"He instinctively can find the shining greatness of our American culture and does a good job of highlighting it (although he also does have those rare lapses when he writes about hockey, but that is something caused by impurities in the Eastern waters or something)." Erik Keilholtz
Under the patronage of St. Tammany
Mark C. N. Sullivan is an editor at a Massachusetts university. He is married and the father of three children. Email
Mark Cameron, weighing in on the topic of missal revisions, eloquently argues that the '69, rather than the '62, ought to be brought more in line with the '65. Of the '65, which he describes as "a sort of halfway house between the traditional liturgy and Paul VI's radical revision of 1969," he writes:
Now actually, I think some of the proposed 1965 reforms were quite good. I have no problem, for example, with the Epistle and Gospel being read from the pulpit in the vernacular (as long as a decent translation is used - Douay-Rheims, Confraternity, or Catholic RSV - not the NRSV, please). Adding the "prayers of the people" was, I think, an appropriate change, and a restoration of medieval practice (although, again, in many Novus Ordo parishes this descends into weekly prayers for the advent of socialism or an exercise in group therapy -- some carefully written prayers for the Church, the dead, the sick, and civil society should be composed as models, leaving only one or two prayers to local discretion.)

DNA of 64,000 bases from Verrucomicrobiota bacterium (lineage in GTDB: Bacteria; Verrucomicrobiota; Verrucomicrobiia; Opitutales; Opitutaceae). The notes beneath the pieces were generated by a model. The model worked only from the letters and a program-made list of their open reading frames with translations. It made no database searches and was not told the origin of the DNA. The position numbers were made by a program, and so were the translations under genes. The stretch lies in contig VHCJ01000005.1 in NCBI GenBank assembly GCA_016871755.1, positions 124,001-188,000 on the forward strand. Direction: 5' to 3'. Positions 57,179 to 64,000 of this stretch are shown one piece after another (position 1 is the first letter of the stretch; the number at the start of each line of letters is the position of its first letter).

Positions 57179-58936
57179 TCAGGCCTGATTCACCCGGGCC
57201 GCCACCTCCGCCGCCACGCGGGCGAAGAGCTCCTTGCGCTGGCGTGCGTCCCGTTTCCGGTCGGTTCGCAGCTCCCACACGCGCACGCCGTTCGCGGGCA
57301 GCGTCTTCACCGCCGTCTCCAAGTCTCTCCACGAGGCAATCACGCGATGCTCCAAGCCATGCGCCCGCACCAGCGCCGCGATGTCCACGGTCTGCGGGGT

But some of the other proposals seem misguided -- for example, the omission of the prayers at the foot of the altar (beginning with the "introibo at altare Dei", which people have known for centuries as the first words of the Mass), or of the Last Gospel (the prologue of the Gospel of John, perhaps the most profound text in the entire Bible) and the Leonine prayers at Low Mass (including the Prayer to St. Michael for protection from the devil, which is I think a salutary reminder of the powers of darkness in our age). These may be "extras" added to the rite over the course of the centuries, but they are good extras that only enhance and enrich the liturgy.